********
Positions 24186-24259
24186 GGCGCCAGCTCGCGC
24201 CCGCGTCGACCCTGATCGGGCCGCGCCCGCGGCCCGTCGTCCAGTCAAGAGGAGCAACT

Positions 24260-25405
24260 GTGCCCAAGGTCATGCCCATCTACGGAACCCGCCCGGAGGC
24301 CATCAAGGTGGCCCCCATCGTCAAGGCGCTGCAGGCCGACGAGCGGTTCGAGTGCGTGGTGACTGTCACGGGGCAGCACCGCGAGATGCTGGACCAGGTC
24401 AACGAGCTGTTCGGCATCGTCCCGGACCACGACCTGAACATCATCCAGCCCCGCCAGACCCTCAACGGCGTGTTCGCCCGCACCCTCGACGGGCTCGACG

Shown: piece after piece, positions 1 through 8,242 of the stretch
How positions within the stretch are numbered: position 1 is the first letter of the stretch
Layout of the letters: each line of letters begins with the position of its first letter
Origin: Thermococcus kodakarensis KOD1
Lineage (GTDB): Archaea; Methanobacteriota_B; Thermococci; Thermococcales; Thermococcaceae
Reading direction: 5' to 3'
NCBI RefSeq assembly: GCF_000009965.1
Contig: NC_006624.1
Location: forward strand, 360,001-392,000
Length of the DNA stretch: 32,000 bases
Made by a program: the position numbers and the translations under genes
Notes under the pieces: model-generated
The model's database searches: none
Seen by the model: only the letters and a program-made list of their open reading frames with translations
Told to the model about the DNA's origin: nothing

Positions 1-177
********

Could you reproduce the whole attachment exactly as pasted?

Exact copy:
Positions 24186-24259
24186 GGCGCCAGCTCGCGC
24201 CCGCGTCGACCCTGATCGGGCCGCGCCCGCGGCCCGTCGTCCAGTCAAGAGGAGCAACT

Positions 24260-25405
24260 GTGCCCAAGGTCATGCCCATCTACGGAACCCGCCCGGAGGC
24301 CATCAAGGTGGCCCCCATCGTCAAGGCGCTGCAGGCCGACGAGCGGTTCGAGTGCGTGGTGACTGTCACGGGGCAGCACCGCGAGATGCTGGACCAGGTC
24401 AACGAGCTGTTCGGCATCGTCCCGGACCACGACCTGAACATCATCCAGCCCCGCCAGACCCTCAACGGCGTGTTCGCCCGCACCCTCGACGGGCTCGACG

Shown: piece after piece, positions 1 through 8,242 of the stretch
How positions within the stretch are numbered: position 1 is the first letter of the stretch
Layout of the letters: each line of letters begins with the position of its first letter
Origin: Thermococcus kodakarensis KOD1
Lineage (GTDB): Archaea; Methanobacteriota_B; Thermococci; Thermococcales; Thermococcaceae
Reading direction: 5' to 3'
NCBI RefSeq assembly: GCF_000009965.1
Contig: NC_006624.1
Location: forward strand, 360,001-392,000
Length of the DNA stretch: 32,000 bases
Made by a program: the position numbers and the translations under genes
Notes under the pieces: model-generated
The model's database searches: none
Seen by the model: only the letters and a program-made list of their open reading frames with translations
Told to the model about the DNA's origin: nothing

Positions 1-177